Sometimes you need to bridge the creative and the analytical. Being creative is good, but for some people it’s not enough. Being analytical is good, but without creativity, you’ll lack original solutions.
I’ve learned that creativity and analytic processes compliment each other. Sometimes analysis and problem solving needs a creative mindset. Sometimes you need to do things differently to get the job done. Being creative is a great way to solve tough, non-creative problems.
I exercise my creativity by writing fiction and nonfiction. I’ve blogged off and on over the years. I write short stories and short novels. I learned copywriting and used it in my business (contract web developer, a few years ago) to land more work.
This benefits my programming work by helping me look at the big picture. It helps me see solutions to problems because, in my fiction, I have to create them out of thin air.
I like to write fiction in the realm of urban fantasy and occult horror. Monsters, magic, and firearms… They are fun stories to read and write. While I plan and plot these stories, I create a problem for the characters, then engineer a solution. I just make it up.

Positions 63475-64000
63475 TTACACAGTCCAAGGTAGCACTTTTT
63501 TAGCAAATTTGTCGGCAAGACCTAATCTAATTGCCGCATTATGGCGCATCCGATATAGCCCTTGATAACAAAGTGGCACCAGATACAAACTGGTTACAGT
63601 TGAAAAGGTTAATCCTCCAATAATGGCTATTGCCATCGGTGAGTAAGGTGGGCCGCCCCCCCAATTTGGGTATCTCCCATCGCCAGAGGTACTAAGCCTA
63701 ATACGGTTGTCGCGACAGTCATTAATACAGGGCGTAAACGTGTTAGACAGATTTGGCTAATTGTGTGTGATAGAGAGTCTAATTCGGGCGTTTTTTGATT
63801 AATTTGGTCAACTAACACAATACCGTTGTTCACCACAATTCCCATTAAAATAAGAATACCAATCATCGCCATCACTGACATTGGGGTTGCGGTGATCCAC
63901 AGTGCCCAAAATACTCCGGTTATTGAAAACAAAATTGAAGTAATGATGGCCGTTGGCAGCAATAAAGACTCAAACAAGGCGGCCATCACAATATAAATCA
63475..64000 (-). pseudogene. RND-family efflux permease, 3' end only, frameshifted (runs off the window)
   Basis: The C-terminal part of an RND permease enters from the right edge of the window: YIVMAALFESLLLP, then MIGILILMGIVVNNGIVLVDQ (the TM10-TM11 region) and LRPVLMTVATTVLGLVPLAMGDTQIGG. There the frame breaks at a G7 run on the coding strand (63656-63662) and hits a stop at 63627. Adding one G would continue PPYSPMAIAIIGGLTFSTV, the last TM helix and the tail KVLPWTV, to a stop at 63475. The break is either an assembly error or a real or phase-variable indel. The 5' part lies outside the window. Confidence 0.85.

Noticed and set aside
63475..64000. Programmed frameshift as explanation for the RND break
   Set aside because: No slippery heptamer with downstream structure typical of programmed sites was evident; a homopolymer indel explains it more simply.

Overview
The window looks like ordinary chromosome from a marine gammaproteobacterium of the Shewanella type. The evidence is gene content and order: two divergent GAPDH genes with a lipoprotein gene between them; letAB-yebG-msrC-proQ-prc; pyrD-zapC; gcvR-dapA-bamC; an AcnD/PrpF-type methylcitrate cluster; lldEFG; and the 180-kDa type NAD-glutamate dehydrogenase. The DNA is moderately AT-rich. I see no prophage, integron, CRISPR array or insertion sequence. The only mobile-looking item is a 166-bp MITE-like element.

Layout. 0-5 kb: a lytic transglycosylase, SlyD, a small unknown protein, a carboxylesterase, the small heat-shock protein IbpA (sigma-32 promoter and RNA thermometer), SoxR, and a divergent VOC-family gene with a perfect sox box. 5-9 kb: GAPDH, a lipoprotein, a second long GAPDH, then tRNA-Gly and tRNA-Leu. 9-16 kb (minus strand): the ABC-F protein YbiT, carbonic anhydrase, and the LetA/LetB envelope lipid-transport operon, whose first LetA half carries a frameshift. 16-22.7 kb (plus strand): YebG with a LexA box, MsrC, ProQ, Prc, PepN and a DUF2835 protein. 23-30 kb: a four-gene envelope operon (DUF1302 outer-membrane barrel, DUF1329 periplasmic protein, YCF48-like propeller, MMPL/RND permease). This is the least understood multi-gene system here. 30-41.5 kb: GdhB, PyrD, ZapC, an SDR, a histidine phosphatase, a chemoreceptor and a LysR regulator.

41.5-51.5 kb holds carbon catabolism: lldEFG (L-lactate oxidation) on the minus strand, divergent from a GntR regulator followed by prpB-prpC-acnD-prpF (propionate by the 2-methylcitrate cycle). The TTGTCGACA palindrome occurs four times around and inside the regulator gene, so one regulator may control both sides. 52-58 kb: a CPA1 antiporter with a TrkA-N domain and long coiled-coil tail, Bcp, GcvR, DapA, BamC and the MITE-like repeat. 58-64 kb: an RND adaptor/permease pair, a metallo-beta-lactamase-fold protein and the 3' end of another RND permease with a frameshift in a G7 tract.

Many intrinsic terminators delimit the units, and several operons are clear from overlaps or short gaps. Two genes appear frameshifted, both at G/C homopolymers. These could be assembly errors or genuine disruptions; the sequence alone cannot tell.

Over time, I noticed is how similar programming software is to writing fiction (and nonfiction, too). I realized the two seemingly disparate activities had a few similarities, so I decided to make a little list. Once I got the list going, my brain started digging into my memory banks and the end result was a pretty long list. Longer than I thought it was going to be…
I decided I needed to explore this further, so the book idea was born. I don’t know how long it will take me to write, because it’s going to be a different experience than writing fiction.
For example, if I want to write a 50,000 word horror adventure story, I can predict how long it will take me to finish the first draft. Then I can extrapolate a general launch time frame from there. If I write an average of 1000 words per day, the draft will take me 50 days to finish. I can then say that it will take X days for the first-run edit, then XX days to work on rewrites and further edits, and then be ready to publish in about X months.
I don’t think this book is going to work out just like that. This feels like it will be more of a free-form essay collection, detailing my experiences creating software and writing books. I don’t want to limit this product by locking it into a set book size. I want it to be it’s own beast, like a written instantiation of one little chunk of my brain.
Keep an eye out for more details as I make them up.